Reporting from Washington — U.S. healthcare spending grew at the second-lowest rate on record in 2010 as recession-spooked consumers avoided going to the doctor, taking expensive prescription drugs and undergoing costly elective procedures.
Public and private healthcare spending totaled $2.6 trillion, representing 17.9% of the U.S. economy, the same proportion as in 2009, according to a government report released Monday. That was a sharp departure from previous years, when healthcare consumed ever-larger shares of the economic pie.
But analysts said spending was likely to pick up as the economy improved and the healthcare law passed under President Obama begins to expand coverage to millions of people now uninsured.
Healthcare spending rose 3.8% in 2009, the smallest rise in the 51 years that the federal Centers for Medicare & Medicaid Services has been tracking the data. It rose 3.9% in 2010.
The figures reflected the "extraordinary" slow growth in consumption of medical services and products, said Anne Martin, one of the government economists who wrote the study published in the journal Health Affairs.
"Persistently high unemployment, continued loss of private health insurance coverage and increased cost sharing led some people to forgo care or seek less costly alternatives than they would have otherwise used," the report said.
The growth in health insurance premiums, while slowing slightly in 2010, exceeded the growth in insurers' spending on health benefits, according to the study. Insurers' spending rose 1.6%, compared with 3.7% the year before.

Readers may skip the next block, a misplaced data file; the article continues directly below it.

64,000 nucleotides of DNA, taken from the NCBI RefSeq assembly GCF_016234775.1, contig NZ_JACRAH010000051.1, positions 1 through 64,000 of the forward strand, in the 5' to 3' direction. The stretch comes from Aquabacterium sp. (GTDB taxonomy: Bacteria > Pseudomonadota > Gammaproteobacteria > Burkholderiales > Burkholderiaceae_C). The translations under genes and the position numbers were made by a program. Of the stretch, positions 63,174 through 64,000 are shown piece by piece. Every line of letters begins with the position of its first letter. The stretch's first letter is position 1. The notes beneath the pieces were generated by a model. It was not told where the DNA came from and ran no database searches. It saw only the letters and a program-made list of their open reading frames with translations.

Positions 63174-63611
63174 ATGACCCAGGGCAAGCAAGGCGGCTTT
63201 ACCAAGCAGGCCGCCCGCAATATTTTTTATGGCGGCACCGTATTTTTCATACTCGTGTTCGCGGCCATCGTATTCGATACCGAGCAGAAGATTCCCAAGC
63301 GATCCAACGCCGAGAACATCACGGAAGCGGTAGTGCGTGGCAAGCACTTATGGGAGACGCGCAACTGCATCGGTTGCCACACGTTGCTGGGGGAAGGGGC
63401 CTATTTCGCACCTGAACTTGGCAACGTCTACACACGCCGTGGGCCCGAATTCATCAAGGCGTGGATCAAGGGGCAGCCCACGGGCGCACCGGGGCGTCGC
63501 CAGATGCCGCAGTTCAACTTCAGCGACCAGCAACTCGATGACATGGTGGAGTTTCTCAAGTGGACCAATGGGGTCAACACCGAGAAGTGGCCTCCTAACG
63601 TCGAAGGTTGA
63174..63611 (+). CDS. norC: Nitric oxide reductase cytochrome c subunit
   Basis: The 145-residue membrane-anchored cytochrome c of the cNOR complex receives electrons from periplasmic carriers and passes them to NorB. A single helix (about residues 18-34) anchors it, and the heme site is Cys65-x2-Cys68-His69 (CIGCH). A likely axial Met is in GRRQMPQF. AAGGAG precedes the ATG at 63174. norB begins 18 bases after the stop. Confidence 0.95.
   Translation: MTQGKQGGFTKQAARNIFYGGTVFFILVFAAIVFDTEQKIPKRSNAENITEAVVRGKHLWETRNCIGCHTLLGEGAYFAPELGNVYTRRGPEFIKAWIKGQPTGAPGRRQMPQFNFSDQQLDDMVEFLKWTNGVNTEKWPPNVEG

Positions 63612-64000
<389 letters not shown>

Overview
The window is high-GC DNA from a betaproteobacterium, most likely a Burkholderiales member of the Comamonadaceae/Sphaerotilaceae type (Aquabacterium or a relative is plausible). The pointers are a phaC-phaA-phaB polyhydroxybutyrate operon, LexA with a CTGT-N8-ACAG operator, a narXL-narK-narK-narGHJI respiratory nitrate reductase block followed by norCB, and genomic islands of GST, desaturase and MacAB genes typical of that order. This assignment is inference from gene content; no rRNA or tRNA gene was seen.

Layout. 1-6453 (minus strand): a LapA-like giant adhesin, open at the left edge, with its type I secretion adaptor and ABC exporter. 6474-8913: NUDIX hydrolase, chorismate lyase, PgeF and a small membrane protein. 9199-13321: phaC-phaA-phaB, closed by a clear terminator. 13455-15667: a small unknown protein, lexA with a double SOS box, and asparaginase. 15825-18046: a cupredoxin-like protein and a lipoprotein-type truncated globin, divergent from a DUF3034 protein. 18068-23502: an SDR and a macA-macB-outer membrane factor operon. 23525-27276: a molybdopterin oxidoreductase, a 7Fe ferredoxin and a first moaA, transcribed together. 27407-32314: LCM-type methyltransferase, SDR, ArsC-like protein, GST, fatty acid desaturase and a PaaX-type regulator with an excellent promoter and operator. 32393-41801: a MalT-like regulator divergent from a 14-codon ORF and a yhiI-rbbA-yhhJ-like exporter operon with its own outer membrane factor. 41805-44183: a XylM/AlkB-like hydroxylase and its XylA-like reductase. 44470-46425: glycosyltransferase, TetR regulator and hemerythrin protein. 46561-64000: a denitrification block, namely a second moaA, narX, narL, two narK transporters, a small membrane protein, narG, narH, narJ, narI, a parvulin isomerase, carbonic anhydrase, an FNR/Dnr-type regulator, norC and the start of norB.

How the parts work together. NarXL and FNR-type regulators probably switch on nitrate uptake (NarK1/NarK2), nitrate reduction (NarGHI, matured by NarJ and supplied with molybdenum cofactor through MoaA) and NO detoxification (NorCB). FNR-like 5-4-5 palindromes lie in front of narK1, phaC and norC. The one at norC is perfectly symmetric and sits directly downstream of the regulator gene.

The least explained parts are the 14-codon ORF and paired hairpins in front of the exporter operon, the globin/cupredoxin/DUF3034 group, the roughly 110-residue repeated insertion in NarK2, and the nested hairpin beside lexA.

The report showed that the federal government footed 29% of the nation's healthcare bill in 2010, up from 23% in 2007. Part of that increase reflects a temporary increase in federal aid to states to enroll more uninsured people in Medicaid, which covers medical costs for the poor and disabled. The percentage of spending by private businesses and state and local governments declined.
Paul Ginsburg, president of the Center for Studying Health System Change, a Washington research group, said the report didn't address the biggest question: "When the economy gets strong again, do we just return to the old business as usual?"
"Probably," he said. "But there's a chance that the experience of people economizing may have longer-lasting effects."
Ginsburg said he believed healthcare spending remained slow last year, reflecting the lingering effects of the recession and sluggish recovery.